A solicitor who failed to pass on to a client the £132,000 due to her from her divorce settlement – money the profession has now had to stump up – has been struck off.
The Solicitors Disciplinary Tribunal (SDT) heard how Analiza Abella Kjaer ignored multiple attempts by first her client and then the Solicitors Regulation Authority (SRA) to contact her and has apparently disappeared.
This frustrated the SRA’s investigation and the absence of any accounts meant “it was unclear whether there may have existed other breaches of the accounts rules or principles which have remained undetected”.
The SDT said that Ms Kjaer, admitted in 2005, was sole practitioner, COLP and COFA at South London firm Able Law, which began trading in 2013.
Client ‘ET’ complained to the SRA in February 2021 that Ms Kjaer had not paid on the divorce settlement money. All but one of her multiple attempts to contact the solicitor were unsuccessful. A further report from a third party three months later said ET had reported Ms Kjaer to the police.
Ms Kjaer failed to reply to any of the SRA’s correspondence, including a statutory production notice. When the SRA visited her offices in May that year, it “transpired that Ms Kjaer had vacated the same, some time prior to the visit”.
The SRA shut down Able Law the following month. It had a client account shortage in respect of ET’s matter of just over £67,500, “which had been caused by payments out of the client account for unrelated matters”.
The Compensation Fund granted ET’s application for £132,000 plus interest in September 2021.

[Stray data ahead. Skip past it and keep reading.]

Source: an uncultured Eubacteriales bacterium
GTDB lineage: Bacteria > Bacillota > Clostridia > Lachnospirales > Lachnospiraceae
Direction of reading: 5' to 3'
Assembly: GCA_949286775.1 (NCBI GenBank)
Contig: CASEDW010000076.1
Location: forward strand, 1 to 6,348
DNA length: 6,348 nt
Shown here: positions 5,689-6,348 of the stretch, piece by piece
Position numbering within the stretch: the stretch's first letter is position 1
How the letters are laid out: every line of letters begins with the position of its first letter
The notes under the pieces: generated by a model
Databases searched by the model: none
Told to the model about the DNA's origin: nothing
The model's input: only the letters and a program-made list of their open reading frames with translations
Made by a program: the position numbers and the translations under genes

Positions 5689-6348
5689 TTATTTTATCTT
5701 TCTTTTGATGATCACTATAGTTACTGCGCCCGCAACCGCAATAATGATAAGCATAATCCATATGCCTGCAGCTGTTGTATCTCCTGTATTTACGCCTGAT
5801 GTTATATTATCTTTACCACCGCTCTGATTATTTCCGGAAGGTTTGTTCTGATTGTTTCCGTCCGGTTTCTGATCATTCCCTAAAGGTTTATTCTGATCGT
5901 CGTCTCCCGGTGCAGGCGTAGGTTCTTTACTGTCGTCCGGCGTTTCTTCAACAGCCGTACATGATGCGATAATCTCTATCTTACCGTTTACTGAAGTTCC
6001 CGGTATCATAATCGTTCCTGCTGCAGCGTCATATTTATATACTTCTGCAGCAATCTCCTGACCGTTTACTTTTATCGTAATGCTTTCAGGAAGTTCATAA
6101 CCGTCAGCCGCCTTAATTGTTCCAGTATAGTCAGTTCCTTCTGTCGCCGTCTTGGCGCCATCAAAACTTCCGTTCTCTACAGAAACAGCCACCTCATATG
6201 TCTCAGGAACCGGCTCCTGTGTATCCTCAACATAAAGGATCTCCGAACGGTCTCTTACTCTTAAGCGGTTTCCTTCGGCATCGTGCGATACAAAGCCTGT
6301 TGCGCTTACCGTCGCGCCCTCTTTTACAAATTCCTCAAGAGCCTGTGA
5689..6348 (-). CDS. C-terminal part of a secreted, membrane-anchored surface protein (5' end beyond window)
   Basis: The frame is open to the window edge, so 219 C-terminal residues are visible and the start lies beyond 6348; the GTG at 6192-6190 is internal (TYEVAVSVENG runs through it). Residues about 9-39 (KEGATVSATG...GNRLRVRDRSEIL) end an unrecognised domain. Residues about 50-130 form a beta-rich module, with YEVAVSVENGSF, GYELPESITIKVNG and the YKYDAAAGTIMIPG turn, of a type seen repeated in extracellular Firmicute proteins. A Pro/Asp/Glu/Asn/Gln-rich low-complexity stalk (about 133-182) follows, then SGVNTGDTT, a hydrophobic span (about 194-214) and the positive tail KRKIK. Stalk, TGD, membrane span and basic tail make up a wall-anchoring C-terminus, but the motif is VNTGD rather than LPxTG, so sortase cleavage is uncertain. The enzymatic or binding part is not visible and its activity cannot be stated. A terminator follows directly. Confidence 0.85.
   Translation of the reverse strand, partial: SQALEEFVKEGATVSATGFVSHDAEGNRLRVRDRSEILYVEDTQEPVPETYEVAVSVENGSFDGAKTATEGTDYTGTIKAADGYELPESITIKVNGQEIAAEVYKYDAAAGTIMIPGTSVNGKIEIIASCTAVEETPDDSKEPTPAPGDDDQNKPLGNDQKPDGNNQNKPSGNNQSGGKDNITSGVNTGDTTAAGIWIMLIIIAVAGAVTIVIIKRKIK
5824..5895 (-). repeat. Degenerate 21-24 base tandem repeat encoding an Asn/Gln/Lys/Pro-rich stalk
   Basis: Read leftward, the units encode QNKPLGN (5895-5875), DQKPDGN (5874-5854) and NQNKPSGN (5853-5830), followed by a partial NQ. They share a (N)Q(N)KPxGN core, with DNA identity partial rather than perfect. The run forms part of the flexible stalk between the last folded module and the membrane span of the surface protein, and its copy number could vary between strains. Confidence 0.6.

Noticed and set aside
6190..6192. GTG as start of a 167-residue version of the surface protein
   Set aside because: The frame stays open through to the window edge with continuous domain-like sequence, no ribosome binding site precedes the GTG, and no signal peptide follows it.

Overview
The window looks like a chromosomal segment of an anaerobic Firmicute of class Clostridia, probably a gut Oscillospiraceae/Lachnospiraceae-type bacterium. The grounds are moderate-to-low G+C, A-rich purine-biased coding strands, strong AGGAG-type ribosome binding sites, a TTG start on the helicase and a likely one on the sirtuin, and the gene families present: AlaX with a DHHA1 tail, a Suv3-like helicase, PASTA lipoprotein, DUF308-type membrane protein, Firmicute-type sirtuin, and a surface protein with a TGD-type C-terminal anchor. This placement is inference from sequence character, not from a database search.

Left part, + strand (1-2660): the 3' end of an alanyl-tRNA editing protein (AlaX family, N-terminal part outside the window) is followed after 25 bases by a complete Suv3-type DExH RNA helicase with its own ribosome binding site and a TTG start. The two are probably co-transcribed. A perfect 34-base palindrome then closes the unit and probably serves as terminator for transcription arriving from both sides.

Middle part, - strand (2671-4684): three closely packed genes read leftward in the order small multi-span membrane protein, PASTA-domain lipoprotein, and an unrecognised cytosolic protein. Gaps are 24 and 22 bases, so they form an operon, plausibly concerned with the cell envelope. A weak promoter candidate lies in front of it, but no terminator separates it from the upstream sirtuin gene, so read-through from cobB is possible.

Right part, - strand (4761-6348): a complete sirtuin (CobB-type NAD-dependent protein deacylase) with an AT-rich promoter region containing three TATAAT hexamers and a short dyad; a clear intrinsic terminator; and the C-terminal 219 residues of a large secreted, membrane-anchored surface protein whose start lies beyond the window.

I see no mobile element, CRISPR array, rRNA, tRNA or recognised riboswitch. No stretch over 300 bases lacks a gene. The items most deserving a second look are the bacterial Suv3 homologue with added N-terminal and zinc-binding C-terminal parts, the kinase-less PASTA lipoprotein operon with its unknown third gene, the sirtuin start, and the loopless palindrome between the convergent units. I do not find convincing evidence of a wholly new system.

The tribunal said the SRA had made “strenuous efforts” to engage Ms Kjaer, including enquiries at Companies House.
Its investigation officer made five telephone calls, wrote 20 emails, sent four first-class letters and nine more by recorded delivery, with a further letter delivered by hand.
Ms Kjaer failed to respond to a further five emails and three letters sent by the SRA, including a notice of referral to the tribunal.
She was found to have acted dishonestly and without integrity by failing to account for the £132,000 and misusing £67,500 for other purposes.
She was also dishonest in having “misrepresented to ET that she did not have the authority to release the funds” in January 2021, having actually received it the previous month after ET signed the transfer deed of the former matrimonial home and sent it to her ex-husband’s solicitors.
Ms Kjaer was also found to have failed to co-operate with the SRA. She did not respond to the allegations and was not present at her tribunal hearing.
The SDT said it accepted the SRA’s “unchallenged documentary and witness evidence”.
The solicitor was struck off and ordered to pay just over £27,500 in costs.